Details

International Journal of Conflict Management, vol. 18 no. 2
Type: Research Article
ISSN: 1044-4068

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Book part
Publication date: 19 November 2019

Paulo Marzionna

This chapter discusses the adoption by Brazilian companies of alternative dispute resolution (ADR) methods for individual workplace conflicts. Brazil is an interesting…

Abstract

This chapter discusses the adoption by Brazilian companies of alternative dispute resolution (ADR) methods for individual workplace conflicts. Brazil is an interesting case to study ADR due to its high level of institutionalized individual workplace conflicts and its extensive workplace statutory regulation. Investigating the case of three Brazilian private companies of different sectors and sizes, I found that Brazilian companies are developing their own ADR practices, focusing on ombudsman offices (OOs), instead of using the mediation and arbitration methods that are predominant in the United States. I argue that the adoption of the ombudsman can be explained by institutional and workplace level factors, which include the characteristics of Brazilian industrial relations system, each company’s human resources (HRs) strategy, and the relationship between companies and unions. Furthermore, I discuss how the usage rate of the OOs might vary according to the OO’s internal structure and its functioning rules. The cases provide important insights for scholars interested in ADR in general and in Brazilian industrial relations system, as well as union leaders, HR managers, and other practitioners dealing with workplace conflicts globally.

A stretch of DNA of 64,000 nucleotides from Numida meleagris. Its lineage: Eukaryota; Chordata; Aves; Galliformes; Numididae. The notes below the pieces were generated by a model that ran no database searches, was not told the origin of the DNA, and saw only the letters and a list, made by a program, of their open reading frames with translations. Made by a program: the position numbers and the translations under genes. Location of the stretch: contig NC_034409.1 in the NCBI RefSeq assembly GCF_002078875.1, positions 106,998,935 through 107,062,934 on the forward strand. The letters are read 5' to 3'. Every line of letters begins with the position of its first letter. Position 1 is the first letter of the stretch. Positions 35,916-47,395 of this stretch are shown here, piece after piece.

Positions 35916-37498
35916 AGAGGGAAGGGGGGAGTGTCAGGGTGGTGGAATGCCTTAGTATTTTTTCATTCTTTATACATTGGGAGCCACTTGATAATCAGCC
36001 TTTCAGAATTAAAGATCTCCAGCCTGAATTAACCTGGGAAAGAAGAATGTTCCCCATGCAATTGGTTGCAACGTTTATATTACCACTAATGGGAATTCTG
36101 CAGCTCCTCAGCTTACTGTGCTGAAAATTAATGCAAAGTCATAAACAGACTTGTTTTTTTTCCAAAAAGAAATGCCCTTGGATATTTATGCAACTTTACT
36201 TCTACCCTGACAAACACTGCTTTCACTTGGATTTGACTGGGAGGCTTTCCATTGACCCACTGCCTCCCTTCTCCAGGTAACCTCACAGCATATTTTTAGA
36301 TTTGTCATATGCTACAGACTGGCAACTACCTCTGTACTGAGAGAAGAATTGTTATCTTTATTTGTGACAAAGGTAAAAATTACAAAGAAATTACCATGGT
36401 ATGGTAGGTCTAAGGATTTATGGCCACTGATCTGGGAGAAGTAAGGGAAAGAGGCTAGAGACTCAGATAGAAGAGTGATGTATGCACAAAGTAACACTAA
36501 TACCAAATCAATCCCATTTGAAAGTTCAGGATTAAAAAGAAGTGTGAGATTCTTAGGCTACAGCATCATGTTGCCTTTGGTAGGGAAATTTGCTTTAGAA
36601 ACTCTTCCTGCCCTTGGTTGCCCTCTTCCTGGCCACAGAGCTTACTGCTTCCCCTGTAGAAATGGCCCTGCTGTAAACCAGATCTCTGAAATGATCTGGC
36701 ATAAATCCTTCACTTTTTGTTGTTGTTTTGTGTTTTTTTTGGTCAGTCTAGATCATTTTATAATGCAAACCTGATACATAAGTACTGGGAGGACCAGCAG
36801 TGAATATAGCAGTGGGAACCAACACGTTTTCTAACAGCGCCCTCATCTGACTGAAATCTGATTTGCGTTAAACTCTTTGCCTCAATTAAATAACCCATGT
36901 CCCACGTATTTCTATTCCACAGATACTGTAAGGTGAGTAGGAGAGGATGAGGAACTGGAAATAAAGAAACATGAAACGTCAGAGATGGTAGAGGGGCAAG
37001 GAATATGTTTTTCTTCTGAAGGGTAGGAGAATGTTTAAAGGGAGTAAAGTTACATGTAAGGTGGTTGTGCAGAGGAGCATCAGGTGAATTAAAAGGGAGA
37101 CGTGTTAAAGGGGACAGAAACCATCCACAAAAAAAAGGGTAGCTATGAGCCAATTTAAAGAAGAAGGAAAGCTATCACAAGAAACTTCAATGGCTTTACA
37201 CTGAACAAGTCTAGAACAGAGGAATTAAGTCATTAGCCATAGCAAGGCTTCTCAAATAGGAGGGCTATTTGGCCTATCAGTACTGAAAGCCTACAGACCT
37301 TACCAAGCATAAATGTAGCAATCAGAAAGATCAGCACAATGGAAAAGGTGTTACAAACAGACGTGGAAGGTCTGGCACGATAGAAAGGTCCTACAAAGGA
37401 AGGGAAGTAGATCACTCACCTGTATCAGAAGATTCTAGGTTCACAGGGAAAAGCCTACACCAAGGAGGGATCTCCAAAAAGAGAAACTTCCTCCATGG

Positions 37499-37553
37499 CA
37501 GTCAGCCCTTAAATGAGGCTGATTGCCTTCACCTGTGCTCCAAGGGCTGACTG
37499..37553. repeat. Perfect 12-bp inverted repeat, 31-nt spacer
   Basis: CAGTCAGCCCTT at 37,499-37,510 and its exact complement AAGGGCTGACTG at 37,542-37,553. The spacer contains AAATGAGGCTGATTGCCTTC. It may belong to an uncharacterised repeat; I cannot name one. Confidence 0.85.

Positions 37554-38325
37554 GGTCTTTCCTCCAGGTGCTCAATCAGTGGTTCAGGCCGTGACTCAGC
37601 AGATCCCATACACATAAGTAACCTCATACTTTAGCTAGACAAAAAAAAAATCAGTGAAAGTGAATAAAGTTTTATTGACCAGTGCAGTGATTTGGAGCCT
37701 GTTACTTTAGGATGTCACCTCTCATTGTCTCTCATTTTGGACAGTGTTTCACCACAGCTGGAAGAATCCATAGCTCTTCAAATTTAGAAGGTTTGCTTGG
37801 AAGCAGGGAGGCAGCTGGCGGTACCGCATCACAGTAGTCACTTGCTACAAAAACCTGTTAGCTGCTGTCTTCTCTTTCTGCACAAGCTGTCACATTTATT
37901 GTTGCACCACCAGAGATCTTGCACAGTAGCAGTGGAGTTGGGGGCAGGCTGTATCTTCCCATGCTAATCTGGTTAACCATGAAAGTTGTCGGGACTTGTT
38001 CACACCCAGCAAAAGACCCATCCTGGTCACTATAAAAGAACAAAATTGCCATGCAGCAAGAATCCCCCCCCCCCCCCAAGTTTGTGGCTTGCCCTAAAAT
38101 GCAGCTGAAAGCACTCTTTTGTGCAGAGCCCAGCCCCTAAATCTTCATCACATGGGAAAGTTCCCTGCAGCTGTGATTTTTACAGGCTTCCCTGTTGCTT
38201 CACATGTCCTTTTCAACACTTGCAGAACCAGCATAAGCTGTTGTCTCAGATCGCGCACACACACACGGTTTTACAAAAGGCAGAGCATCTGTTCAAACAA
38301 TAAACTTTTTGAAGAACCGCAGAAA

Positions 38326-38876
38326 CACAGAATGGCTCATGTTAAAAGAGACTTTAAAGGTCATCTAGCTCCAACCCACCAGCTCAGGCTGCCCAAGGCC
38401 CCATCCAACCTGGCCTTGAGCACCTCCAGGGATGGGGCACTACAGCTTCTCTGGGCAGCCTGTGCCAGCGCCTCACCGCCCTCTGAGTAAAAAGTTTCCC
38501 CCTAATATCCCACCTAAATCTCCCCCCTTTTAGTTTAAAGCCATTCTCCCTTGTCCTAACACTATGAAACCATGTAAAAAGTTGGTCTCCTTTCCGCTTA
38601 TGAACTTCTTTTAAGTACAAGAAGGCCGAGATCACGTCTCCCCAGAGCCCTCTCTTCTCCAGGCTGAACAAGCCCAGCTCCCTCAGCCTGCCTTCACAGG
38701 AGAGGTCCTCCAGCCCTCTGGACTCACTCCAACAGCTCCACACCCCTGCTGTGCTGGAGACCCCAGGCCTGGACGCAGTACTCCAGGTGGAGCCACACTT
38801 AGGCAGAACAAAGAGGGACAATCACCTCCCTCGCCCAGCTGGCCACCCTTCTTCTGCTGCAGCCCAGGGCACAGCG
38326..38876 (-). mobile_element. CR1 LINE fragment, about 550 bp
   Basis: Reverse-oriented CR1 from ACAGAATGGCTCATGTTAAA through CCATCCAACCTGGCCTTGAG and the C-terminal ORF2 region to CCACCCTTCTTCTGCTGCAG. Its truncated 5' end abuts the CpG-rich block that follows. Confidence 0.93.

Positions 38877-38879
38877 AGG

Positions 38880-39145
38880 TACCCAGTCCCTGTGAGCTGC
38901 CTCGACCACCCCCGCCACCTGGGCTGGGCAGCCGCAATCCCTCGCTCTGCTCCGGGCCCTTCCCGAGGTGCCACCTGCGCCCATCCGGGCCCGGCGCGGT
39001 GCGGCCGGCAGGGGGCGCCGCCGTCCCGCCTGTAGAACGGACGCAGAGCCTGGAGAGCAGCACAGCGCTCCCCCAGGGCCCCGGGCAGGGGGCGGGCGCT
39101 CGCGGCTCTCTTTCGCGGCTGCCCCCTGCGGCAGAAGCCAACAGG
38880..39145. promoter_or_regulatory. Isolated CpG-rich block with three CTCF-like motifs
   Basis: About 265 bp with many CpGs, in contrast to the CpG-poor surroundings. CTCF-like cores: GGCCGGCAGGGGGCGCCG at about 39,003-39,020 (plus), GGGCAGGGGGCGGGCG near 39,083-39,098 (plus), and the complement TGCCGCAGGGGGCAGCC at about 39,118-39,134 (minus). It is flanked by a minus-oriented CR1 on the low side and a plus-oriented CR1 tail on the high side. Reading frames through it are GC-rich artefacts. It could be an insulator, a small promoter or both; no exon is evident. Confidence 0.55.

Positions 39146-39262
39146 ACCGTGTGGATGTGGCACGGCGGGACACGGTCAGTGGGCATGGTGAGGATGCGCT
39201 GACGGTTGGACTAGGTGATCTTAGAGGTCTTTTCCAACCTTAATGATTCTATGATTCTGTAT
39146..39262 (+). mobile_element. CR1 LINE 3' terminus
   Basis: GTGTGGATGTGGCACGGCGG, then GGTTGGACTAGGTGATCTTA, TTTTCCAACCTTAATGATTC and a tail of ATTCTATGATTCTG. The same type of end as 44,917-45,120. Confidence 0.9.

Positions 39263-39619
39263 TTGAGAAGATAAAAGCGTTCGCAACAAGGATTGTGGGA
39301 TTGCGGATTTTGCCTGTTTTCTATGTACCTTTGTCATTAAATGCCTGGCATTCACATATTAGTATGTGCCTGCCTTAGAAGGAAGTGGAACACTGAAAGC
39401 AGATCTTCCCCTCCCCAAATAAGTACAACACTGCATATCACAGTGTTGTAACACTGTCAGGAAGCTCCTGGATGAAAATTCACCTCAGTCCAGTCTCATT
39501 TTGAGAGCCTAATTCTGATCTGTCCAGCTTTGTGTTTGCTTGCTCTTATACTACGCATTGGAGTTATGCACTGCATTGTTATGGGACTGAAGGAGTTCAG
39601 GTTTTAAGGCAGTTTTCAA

Details

Advances in Industrial and Labor Relations
Type: Book
ISBN: 978-1-83909-192-6

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Article
Publication date: 14 October 2019

Doron Pely and Golan Luzon

The purpose of this paper is to locate, describe and analyze the differences between the way migrants from communal cultures and local communities in Western Europe…

Abstract

Purpose

The purpose of this paper is to locate, describe and analyze the differences between the way migrants from communal cultures and local communities in Western Europe resolve intra-communal and inter-communal conflicts, and to use the findings to propose a hybrid alternative model that may be able to bridge across identified differences. Such a hybrid model will facilitate enhanced integration and adaptation between host and migrant communities, contributing to improved conflict resolution outcomes.